"The old way of governing has long been creaking and groaning," Prime Minister Kevin Rudd said at the opening of Australia 2020, which is being held in the nation's capital, Canberra.
Australia has been buzzing with ideas in the weeks leading up to the summit. Radio talk shows invited listeners to phone in ideas for discussion, and nearly 9,000 proposals were submitted to the summit's Web site.
The final proposals will be delivered to the government but there is no certainty they will implement any of them.
In a session on Aboriginal issues Saturday, prominent indigenous West Australian Shirley McPherson suggested that a certain number of parliamentary seats and government posts be aside for indigenous people.
"There must by 2020 be a level playing field, and by that we mean there needs to be representation in Parliament and in government," McPherson said.
Aborigines remain the country's poorest and most disadvantaged group. Many of them blame this on policies that existed throughout most of the 20th century under which some 100,000 Aboriginal children were forcibly taken from their families in an effort to make them grow up like white Australians.
Also Saturday, a panel voted in favor of abandoning the British monarchy. Home Affairs Minister Bob Debus said he wants the change by 2010, to cheers at the governance panel he participated in.
It is not clear how much public support such an initiative would garner. Australia, a former British colony, has close ties to the English royals and Queen Elizabeth II officially remains the head of state.
In 1999, a proposal to replace the monarchy with a president elected by Parliament was rejected in a referendum. The idea dropped off the national agenda until Rudd was elected as prime minister last November, replacing staunch monarchist John Howard.
Opinion polls show most Australians respect Queen Elizabeth II but would prefer to have an Australian as head of state. There are disagreements, however, about how an Australian president would be selected.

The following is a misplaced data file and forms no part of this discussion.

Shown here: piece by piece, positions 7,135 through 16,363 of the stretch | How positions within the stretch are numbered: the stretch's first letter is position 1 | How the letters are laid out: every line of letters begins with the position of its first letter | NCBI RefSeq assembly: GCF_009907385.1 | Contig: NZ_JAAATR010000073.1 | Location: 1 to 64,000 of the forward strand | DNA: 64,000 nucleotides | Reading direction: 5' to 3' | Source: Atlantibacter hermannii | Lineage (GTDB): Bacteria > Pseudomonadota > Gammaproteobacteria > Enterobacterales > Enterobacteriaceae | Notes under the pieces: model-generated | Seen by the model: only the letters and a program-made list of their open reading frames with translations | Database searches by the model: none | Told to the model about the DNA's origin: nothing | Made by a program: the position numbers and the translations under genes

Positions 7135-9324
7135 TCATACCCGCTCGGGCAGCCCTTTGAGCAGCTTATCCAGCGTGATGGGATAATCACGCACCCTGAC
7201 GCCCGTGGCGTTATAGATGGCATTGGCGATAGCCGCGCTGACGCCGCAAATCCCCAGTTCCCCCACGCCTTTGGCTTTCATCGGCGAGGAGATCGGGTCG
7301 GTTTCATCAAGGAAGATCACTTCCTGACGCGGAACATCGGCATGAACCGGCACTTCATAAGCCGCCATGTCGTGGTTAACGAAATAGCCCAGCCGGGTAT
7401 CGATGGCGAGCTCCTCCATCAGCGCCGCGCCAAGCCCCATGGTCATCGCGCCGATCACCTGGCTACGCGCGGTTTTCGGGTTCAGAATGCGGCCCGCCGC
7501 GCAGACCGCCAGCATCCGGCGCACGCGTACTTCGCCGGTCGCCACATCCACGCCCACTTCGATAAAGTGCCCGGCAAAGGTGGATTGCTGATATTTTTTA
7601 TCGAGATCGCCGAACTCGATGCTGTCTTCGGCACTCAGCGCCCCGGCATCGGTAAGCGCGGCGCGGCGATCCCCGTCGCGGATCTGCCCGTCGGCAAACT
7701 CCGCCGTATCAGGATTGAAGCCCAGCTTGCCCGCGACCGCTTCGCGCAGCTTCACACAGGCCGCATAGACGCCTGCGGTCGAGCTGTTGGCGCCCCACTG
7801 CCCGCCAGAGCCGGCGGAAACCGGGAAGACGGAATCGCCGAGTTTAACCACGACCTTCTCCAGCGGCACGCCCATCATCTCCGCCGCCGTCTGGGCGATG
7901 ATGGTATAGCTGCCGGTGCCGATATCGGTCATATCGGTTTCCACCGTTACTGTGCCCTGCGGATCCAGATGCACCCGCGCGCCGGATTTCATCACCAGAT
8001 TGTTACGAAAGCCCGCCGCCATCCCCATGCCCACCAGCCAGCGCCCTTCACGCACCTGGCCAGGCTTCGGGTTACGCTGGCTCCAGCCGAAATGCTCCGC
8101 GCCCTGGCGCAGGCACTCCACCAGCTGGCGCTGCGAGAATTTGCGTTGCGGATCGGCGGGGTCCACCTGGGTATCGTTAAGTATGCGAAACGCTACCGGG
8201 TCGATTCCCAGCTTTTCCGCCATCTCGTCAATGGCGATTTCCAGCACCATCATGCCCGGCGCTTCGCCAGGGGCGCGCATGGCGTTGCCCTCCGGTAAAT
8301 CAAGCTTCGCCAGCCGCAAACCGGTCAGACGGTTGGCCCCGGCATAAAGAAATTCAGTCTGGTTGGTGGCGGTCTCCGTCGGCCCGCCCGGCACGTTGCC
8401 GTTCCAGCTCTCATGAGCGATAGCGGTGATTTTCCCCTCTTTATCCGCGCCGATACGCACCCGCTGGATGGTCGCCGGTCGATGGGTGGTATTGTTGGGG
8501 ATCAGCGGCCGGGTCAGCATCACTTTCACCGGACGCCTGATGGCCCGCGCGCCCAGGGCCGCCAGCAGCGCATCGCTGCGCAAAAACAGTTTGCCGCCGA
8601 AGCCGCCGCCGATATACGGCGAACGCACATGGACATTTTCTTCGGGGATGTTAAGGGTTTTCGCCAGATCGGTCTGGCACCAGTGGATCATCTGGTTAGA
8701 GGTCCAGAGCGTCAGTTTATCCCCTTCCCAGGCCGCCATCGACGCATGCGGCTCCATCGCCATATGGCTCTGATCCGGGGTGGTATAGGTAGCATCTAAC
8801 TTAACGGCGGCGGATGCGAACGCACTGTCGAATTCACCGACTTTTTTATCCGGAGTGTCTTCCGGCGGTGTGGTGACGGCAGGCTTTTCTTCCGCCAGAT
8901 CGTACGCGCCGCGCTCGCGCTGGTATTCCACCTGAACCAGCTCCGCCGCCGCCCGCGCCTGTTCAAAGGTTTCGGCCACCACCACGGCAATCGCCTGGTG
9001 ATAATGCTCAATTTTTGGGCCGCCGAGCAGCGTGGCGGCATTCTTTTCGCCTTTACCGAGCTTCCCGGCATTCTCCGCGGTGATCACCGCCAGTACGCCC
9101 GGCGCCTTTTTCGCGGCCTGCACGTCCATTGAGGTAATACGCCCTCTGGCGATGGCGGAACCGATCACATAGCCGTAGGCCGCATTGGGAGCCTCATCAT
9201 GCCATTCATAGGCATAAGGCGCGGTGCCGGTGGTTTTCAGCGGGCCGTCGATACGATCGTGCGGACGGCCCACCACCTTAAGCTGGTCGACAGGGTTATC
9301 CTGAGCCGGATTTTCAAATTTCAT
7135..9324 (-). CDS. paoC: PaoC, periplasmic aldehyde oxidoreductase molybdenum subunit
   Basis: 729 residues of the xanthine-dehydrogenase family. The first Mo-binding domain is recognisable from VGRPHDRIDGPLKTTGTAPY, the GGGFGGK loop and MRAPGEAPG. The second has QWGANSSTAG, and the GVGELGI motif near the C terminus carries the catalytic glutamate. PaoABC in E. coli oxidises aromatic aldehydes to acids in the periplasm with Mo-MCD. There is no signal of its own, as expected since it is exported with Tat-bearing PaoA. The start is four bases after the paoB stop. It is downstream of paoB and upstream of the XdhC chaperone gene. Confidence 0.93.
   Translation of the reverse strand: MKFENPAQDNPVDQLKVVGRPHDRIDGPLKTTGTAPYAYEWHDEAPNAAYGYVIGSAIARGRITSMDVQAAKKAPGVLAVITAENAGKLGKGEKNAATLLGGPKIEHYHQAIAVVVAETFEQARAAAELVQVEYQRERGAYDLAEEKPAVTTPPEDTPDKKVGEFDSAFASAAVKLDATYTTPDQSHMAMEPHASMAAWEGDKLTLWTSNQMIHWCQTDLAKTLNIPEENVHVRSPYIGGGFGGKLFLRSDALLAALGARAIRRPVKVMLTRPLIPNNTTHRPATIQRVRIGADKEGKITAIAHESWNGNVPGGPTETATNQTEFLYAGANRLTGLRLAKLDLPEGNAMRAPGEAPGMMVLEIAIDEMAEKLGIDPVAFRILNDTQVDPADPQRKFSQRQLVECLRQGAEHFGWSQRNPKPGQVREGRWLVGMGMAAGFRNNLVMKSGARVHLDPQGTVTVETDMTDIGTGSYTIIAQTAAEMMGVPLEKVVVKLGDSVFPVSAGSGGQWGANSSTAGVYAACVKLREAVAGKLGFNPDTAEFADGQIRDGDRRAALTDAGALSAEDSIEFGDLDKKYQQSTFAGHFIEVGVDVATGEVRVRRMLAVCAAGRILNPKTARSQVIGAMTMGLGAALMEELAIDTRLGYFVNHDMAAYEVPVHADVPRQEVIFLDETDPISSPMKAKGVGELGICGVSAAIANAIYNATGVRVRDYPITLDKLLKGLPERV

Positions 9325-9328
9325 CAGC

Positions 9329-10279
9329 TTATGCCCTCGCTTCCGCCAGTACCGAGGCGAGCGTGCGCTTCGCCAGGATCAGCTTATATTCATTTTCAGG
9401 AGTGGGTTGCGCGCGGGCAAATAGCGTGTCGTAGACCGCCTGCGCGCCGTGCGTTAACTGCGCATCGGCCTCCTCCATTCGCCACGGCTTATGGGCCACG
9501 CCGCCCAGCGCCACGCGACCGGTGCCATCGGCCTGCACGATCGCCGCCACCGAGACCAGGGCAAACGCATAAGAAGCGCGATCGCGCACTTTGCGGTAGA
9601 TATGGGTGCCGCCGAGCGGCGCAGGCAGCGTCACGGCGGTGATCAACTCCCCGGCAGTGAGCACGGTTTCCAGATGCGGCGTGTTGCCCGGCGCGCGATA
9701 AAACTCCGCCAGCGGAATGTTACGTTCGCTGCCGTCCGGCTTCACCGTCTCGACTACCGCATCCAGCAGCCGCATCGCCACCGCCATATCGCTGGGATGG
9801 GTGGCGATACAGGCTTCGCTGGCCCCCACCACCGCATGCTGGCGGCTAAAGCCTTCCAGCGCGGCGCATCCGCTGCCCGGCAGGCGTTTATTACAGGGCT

Other ideas that surfaced Saturday included increasing taxes on alcohol, cigarettes and junk food, and abolishing states and territories in favor of regional governments and a federal parliament.
Critics have ridiculed the summit, arguing that too many ideas will be presented in too little time for in-depth discussion. But delegates believe their time will be well-spent and produce useful results.
"We've got some terrific people here and people who are really committed to the future of Australia," said delegate Lachlan Murdoch, son of media magnate Rupert Murdoch. "So the more talk and the more ideas aired, the better we are for it."
Federal Treasurer Wayne Swan called the weekend "a hunting license for new ideas."
Rudd called on each of the panels to nominate at least one big idea, plus at least three concrete policy plans. One of those must involve little or no cost. Groups should also identify at least three specific goals for 2020, he said.
"Some of these ideas we will be able to embrace, others we will not, and some we will take in part and change," he said.
The government has promised to respond to each recommendation by year's end.
Rudd set 10 themes for discussion: productivity, economy, sustainability and climate change, rural Australia, health, communities and families, indigenous Australia, creativity, governance and Australia's future in the world.